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Transforming pharmacy school instruction during the COVID-19 pandemic


Pharm 155: Introduction to Drug Information Fundamentals, is a required course for first-year pharmacy students at the University of Waterloo’s School of Pharmacy.  As the School’s librarian and co-instructor for this course, my role is to provide instruction on distinguishing types of literature and study designs, locating clinical information using common drug information databases and conducting a systematic search for evidence in databases like PubMed.  The second half of the course is taught by a faculty member, Dr. Sherilyn Houle, who focuses on the critical appraisal of research articles, calculating and interpreting biostatistics, and communicating the findings to patients.  The skills acquired in this course are foundational for students and are applied in subsequent courses, as well as during co-op placements and patient care rotations.

Due to the increasing number of Covid-19 cases, it became apparent in winter 2020 that the spring offering of Pharm 155 would need to be offered online, instead of in-person.  The instruction I provide on locating high-quality evidence is very hands-on and interactive and I was not particularly keen on recording videos, or narrated PowerPoints of me performing searches in the different databases.  While speaking with one of my Library colleagues, I became aware of a subscription-based e-learning product called Articulate, which can be used to build online courses or modules.

In the spirit of experimentation, I decided to convert two of my four lectures into online modules using Articulate.  The first module focused on types of literature (primary, secondary, tertiary), various study designs (e.g. systematic review), and an introduction to evidence-based practice. The purpose of the second module was to introduce students to the process of creating an answerable question using PICO, and to perform literature searches in PubMed, Ovid International Pharmaceutical Abstracts, Ovid Embase, and the Cochrane Library databases.  The second module included real-world scenarios from the community and hospital pharmacy perspective.  To keep students engaged throughout both modules, several “check your understanding” questions were incorporated for the students to answer, in the form of multiple choice, sorting, and matching questions.  In addition to these types of assessment questions, Articulate offers fill-in-the-blank and flashcard questions.  Within Articulate I was able to record and add my own audio narration to each of the modules, which I did so that students had the option to listen to me explain the content, or read through the sections of the modules on their own.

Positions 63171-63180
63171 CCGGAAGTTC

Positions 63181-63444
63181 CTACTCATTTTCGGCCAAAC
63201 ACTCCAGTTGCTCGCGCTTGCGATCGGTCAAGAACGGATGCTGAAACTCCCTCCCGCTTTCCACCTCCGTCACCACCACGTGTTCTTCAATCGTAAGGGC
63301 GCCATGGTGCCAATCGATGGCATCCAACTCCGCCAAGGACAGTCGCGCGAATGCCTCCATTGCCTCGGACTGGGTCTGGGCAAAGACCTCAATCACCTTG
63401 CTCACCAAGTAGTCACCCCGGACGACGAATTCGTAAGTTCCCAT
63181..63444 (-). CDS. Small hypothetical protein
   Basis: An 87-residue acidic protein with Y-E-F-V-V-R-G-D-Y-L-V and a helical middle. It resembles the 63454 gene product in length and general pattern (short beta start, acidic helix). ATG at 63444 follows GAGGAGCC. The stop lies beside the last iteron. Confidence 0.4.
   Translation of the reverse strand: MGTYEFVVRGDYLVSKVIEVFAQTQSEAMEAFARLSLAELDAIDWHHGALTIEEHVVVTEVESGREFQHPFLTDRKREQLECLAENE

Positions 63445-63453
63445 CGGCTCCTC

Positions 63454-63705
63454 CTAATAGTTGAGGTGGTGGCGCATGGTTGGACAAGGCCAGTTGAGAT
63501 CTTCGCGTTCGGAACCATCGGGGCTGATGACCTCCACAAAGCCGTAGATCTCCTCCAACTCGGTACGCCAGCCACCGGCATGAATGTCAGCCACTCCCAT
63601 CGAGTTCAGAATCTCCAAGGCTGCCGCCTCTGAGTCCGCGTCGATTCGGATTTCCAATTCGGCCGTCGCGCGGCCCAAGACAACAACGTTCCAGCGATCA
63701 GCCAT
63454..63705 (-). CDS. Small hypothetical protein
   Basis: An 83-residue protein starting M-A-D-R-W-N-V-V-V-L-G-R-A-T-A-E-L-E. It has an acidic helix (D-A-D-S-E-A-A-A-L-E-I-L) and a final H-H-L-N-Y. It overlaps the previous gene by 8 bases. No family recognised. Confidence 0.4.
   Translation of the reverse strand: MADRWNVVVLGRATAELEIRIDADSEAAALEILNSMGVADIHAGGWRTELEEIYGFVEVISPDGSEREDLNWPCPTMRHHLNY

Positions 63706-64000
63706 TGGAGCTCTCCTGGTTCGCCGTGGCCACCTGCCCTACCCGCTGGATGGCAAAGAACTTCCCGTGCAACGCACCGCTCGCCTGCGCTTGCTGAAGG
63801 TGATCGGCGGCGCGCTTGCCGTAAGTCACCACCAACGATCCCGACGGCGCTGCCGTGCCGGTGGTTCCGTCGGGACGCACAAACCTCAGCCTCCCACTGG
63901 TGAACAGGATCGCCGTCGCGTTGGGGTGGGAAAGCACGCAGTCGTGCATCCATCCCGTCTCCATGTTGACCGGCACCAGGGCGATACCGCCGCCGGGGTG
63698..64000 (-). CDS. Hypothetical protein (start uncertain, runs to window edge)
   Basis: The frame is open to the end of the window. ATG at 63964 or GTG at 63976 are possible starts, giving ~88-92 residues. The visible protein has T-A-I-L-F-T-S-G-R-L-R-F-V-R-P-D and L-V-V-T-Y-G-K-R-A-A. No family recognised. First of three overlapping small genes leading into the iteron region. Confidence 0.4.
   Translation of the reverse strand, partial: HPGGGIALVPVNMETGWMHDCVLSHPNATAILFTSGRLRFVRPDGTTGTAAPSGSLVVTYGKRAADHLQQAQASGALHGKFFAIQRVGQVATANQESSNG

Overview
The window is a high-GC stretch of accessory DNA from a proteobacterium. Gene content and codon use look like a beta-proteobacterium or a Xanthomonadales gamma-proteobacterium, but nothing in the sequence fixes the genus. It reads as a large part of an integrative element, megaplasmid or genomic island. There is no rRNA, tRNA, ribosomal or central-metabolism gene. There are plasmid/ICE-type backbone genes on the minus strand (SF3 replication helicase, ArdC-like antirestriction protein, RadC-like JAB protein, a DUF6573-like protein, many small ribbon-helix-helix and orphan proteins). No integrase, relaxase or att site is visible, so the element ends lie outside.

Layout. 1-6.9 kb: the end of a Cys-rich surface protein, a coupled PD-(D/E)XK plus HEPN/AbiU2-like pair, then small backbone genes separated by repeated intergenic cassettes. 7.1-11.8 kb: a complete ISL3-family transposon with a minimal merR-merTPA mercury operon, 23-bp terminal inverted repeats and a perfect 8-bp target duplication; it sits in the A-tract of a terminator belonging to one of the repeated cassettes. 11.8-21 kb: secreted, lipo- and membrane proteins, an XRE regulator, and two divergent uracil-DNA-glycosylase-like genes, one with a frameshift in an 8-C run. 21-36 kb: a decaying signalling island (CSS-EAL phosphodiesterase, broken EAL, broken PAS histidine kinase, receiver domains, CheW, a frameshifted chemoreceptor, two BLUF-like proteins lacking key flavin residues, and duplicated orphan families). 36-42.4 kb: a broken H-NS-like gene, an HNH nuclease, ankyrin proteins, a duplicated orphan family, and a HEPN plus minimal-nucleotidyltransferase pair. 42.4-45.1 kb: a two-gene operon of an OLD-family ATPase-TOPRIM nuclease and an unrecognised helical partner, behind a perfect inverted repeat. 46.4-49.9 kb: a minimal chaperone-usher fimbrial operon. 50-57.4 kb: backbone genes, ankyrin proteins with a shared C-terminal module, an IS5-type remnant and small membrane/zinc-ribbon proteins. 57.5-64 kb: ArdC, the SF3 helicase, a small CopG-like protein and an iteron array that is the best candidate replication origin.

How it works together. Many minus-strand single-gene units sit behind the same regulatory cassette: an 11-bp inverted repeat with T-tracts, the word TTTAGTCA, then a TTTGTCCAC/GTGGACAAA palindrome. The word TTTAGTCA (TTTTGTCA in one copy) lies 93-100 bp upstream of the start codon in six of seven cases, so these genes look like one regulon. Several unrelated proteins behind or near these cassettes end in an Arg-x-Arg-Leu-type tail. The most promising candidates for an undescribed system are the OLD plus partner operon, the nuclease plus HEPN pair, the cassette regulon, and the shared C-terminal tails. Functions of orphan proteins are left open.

Student feedback on the modules was overwhelmingly positive. To collect feedback, I setup a brief survey question in Top Hat, an audience response system used at the School of Pharmacy.  Students really appreciated the audio narration, as it gave them a break from reading; they noted that the modules were engaging, well-organized, modern, easy to navigate, and professional-looking; and they liked having the opportunity to practice what they were learning via the ‘knowledge check’ questions embedded throughout the modules.  Several students indicated that the modules were a nice alternative to watching narrated lecture videos.

In addition to what I’ve described above, Articulate offers other functionality – for example, the ability to build virtual patients.  When building your modules, you can choose from hundreds of course templates and millions of royalty-free images.  You can also embed videos and attachments of various formats into your modules.  Most importantly, Articulate modules can be uploaded into your learning management system (LMS), so that you do not have to send your students to a separate platform, or require them to subscribe to Articulate, in order to access the content.

If you are interested in using Articulate, you can read more about the product and its capabilities at They offer a 50% academic discount and you can find out more at .

Since using Articulate in Pharm 155, I have created a module on systematic reviews and meta-analyses for a graduate-level course at the School of Pharmacy, Pharm 618:  Pharmacoeconomics. I plan to keep using this software to keep my teaching fun and engaging for students during these unprecedented times.

Caitlin Carter
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